As far as the demographics on Twitch, they have about 30 million daily active users on the platform with about 75% of those being under the age of 35. When it comes to how those users view advertisers, the reception is staggeringly positive. “Users understand that the Twitch advertising revenue is really important to keep the company going. Most users want to see more charity efforts from brands, while 78% want them to sponsor events instead of single players on the platform.” And while Twitch may not be right for your brand, the influence that these platforms have on the gaming community shouldn’t be denied and the growth potential this area of gaming has for advertisers.
WHERE DOES THE VALUE LAY
No matter the type of gaming your brand decides to investigate, the important piece is creating alignment. While some gaming audiences – mobile or Twitch – are more receptive to advertising and expect it, some are less likely to care about your brand integration in their game. But of course, what really matters is making sure your brand doesn’t disrupt the flow of the game and instead adds to the fun and makes sense for the game. Monster Energy or Doritos’ partnership with Call of Duty makes sense because the target audience aligns for both brands and the addition of snack food doesn’t take someone out of the game for being unrealistic or misaligned.
And you need to be aligned on both target audience and genre understanding when partnering on any game or with any gaming influencer. After all, if you are a brand like Rolex, you may have the same target audience for a new game coming out but if it’s a game that takes place in the woods in a post-apocalyptic world, the addition of a luxury watch brand won’t fit seamlessly into the playing experience. It’s this disjointed behaviour that will take users out of the experience and won’t look favourably on the brands that implement this.
But when you do get it right, there is immense value through in-game advertising. A study conducted by ALD – the Entertainment Software Association of Canada – reports that 58% of adults between 18 and 64 years old, and 80% of young people between 6 and 17 years old have increased their video game use since the beginning of COVID.” Many Canadians are now realizing what advertisers should as well: the gaming landscape is expanding and there is room for everyone.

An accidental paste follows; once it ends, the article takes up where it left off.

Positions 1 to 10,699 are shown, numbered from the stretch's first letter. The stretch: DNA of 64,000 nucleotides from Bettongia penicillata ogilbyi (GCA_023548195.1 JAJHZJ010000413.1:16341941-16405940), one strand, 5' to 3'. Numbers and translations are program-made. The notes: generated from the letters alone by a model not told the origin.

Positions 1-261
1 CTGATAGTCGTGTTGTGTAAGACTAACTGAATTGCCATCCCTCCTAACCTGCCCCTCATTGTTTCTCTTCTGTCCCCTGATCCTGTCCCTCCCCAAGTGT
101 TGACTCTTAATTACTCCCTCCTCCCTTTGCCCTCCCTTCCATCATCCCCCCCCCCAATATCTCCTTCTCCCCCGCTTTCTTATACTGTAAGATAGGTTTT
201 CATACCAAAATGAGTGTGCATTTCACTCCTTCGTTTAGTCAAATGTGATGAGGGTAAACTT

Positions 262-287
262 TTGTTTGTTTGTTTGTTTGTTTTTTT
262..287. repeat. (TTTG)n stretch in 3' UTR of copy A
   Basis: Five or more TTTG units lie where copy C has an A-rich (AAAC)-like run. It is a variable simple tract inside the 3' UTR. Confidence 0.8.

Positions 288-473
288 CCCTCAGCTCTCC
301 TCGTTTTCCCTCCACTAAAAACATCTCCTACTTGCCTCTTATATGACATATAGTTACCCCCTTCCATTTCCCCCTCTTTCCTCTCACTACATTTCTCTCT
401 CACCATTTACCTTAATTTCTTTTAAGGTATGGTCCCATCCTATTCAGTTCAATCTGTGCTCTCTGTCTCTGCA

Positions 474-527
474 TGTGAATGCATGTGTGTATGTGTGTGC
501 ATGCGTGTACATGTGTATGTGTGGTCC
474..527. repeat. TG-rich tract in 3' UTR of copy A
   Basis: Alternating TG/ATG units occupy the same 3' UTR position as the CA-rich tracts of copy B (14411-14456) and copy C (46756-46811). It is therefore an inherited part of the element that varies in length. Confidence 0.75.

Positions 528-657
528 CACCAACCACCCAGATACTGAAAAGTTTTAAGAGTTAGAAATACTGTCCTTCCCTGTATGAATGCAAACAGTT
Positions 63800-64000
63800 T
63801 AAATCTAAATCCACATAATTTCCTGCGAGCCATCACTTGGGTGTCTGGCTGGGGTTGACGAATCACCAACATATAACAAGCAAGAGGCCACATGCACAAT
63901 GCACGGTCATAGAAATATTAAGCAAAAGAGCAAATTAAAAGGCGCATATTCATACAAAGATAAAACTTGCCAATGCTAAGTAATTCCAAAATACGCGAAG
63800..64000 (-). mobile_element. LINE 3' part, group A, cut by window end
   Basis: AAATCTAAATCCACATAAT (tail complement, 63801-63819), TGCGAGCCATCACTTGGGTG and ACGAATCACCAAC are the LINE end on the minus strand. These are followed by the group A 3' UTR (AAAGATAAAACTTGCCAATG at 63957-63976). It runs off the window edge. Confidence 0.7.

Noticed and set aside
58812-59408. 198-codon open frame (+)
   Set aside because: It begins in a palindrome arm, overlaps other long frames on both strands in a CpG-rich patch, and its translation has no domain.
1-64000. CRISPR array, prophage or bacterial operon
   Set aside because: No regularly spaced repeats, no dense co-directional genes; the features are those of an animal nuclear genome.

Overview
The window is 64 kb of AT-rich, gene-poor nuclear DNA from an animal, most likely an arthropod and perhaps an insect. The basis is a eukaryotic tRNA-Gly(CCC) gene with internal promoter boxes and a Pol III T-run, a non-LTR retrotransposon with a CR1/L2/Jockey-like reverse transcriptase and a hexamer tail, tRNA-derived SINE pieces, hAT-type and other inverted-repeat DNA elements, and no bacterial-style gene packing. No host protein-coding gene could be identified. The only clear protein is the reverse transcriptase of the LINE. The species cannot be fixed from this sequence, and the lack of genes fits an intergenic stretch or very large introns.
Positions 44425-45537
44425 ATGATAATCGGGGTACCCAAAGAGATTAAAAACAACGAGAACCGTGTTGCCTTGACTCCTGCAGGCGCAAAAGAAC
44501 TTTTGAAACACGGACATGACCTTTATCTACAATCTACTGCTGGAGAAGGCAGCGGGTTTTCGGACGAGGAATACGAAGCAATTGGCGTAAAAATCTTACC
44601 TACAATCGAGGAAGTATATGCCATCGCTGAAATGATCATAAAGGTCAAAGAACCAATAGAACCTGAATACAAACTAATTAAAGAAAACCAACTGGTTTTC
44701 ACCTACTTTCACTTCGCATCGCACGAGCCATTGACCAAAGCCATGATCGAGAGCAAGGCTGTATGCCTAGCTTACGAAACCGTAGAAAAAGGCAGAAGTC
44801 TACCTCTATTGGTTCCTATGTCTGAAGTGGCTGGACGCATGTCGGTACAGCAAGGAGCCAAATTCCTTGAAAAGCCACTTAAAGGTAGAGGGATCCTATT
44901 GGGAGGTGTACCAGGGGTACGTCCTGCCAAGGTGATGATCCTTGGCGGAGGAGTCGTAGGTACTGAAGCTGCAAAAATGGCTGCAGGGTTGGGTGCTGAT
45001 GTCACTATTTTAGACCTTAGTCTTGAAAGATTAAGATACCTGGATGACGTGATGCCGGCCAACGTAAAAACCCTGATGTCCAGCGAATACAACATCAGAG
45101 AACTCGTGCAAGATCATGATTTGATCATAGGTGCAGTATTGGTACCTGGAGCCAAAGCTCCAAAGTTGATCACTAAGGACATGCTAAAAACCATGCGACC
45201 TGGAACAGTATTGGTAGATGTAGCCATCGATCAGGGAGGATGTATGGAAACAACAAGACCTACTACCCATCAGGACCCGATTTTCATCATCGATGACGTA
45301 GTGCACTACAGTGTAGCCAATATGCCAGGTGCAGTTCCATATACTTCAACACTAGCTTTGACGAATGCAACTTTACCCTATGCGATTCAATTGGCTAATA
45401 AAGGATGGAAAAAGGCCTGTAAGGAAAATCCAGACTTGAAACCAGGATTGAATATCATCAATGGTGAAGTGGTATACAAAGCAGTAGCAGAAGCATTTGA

The gaming landscape is growing, the offerings are becoming more dynamic, and the opportunities will continue to present for advertisers. While many are concerned about its effectiveness, Bidstack, a UK programmatic advertiser, says its game ads are viewed 2.4 times more often than display ads, and grabbed 20% more attention than Facebook ads.
PRIVACY AND ATTRIBUTION
Two of the main concerns for in-game advertising are attribution and privacy. There have been flags raised in the gaming community as hackers run rampant to gain cheats or in-game items that advertisers could get caught in the crossfire. Impressions can be difficult to measure as a recent Kount survey showed that 21% of gamers had been hacked in the last year. As the gaming landscape moves to a more omnichannel, account-based rather than platform-based approach, game companies need to heavily invest in privacy to ensure users and advertisers are protected.
Those that use software like DoubleVerify or two-factor authentication are helping to make the game community safe for users and protect advertisers from fraudulent impression metrics.
When diving into game advertising, you must figure out what metrics are important to your brand first. You may get more complete metrics from a banner ad on Twitch than partnering in a livestream, but you may get more value from a gamer mentioning your product or service directly. Understanding your audience and how you fit into the gaming community will be immensely important in protecting your brand and seeing an increased ROI.